On Being is a favorite podcast of mine, one I’ve listened to more or less since I discovered the world of pods, which might have been some 8-10 years ago or so.
Today, walking barefoot in the park, I had Ocean Vuong and Krista Tippett accompany me. Listened to the edited version, and once it was done (by then I had walked home, donned socks and gotten on my bike) I immediately started on the unedited one. By the time that one finished (which had me in garden garb, busy sowing sallad, digging up a few stray herbs and replanting them in the herb garden, cheered on by Pop the cat), I pressed PLAY yet again.
That’s how good it was. Or is.
I urge you to listen, for yourself, to see what you pick up on.
What calls to me most, right now, is this passage on Noah’s Ark:
[…] the preacher kept talking about Noah’s Ark, and I was so infatuated. I think it embedded into my psyche in really everything that I do, even to this day. What an incredible mythos to work and live by, which is that when the apocalypse comes, what will you put into the vessel for the future?
What a marvelous question, accompanied in the unedited version, with this:
The demand on an assessment of human good and value. And then also the abandonment of what is not useful. That confrontation of filtering for gold for the future.
Today, in a world suffering a global pandemic, this is a very apt perspective to take on.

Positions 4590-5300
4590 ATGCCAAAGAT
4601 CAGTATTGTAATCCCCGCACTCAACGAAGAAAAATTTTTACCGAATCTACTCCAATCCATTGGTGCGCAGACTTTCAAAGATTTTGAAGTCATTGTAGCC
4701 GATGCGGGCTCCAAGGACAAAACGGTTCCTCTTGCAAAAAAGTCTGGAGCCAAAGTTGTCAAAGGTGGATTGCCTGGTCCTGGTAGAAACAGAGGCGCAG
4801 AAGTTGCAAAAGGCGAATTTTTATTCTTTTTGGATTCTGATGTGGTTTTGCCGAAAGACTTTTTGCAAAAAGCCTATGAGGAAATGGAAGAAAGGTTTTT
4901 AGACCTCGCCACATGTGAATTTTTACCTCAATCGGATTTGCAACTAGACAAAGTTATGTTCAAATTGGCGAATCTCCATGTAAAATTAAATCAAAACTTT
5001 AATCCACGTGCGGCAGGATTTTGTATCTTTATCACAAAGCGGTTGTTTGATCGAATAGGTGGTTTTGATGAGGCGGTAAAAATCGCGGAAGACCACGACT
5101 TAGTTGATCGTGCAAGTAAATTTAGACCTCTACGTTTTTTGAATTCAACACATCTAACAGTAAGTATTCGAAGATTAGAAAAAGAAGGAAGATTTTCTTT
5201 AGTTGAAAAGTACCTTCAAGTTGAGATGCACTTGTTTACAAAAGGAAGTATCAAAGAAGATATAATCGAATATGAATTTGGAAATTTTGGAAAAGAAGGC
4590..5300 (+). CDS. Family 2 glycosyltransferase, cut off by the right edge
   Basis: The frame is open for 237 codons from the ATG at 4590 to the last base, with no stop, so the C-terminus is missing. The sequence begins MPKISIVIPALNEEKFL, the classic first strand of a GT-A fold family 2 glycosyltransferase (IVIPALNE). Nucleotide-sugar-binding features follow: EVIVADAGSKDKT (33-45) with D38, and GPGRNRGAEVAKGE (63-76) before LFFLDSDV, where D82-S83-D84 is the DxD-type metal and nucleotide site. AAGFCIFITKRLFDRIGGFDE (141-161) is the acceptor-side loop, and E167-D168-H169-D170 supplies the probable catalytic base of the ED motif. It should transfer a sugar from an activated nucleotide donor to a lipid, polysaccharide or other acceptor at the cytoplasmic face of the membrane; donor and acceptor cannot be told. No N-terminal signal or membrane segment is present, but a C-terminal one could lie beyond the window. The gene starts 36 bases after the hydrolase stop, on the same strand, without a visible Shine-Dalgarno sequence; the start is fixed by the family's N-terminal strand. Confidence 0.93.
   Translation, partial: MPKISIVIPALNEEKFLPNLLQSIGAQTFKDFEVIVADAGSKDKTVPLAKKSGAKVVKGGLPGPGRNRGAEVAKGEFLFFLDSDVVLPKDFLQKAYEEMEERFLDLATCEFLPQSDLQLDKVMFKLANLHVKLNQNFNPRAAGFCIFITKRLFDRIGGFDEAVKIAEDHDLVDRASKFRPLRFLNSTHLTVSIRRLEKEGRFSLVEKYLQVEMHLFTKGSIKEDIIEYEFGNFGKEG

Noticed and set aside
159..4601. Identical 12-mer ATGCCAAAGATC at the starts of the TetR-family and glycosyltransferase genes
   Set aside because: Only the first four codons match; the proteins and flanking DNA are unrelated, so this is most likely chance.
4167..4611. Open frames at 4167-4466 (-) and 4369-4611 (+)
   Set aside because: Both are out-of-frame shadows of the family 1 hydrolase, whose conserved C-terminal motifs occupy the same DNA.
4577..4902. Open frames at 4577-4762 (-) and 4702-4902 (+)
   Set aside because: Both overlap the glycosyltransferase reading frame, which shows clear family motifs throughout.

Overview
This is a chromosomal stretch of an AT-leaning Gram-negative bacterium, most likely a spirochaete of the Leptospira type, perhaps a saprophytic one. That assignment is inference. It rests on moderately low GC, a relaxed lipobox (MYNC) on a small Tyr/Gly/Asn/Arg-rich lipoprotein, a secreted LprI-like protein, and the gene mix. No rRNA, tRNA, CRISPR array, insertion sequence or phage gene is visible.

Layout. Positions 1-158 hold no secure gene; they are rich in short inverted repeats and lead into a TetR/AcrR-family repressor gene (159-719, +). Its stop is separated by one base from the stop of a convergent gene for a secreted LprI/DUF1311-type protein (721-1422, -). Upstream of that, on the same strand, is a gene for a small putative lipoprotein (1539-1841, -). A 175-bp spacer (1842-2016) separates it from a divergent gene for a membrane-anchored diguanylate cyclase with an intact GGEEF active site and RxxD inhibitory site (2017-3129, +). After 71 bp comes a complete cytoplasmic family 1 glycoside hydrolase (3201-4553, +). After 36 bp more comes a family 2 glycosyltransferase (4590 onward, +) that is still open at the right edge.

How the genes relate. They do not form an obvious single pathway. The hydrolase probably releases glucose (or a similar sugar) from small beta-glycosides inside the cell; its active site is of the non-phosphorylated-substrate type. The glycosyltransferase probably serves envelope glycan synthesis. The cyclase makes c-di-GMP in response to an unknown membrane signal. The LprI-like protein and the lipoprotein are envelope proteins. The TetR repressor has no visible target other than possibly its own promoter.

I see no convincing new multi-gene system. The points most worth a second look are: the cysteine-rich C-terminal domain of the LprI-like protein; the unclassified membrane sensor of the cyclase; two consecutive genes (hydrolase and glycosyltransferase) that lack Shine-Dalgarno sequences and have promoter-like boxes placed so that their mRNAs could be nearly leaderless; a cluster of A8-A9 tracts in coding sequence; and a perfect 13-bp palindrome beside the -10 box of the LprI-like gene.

To address. Not necessarily to answer, straight up and down, but to work with. Sit with. reflect upon. Talk about.
I, for one, have definitely thought more than once how glad I am that some (or perhaps even a lot?) of the – in my view, judgmental, I confess – mindless consumption of shit and stuff, has stopped, only to read the following in a New York Times-article:
Millions Had Risen Out of Poverty. Coronavirus Is Pulling Them Back.
Experts say that for the first time since 1998, global poverty will increase. At least a half billion people could slip into destitution by the end of the year.
Forcing me to consider that, of course, there is a whole chain of people dependent upon just that mindless consumption, and if one stops, so does the economic wheels of the other.
And what bothers me the most is how it’s always the poorest and most exposed that bear the brunt of it. Regardless of what it is. Be it war, economic recession, pandemics or weather conditions…
This, for me, is one aspect of what #tankespjärn is.
Shifting perspectives, insights that however much I would like for there to be, there very rarely are Right’s or Wrong’s, making me reexamine my stance on things, my beliefs, my prejudices.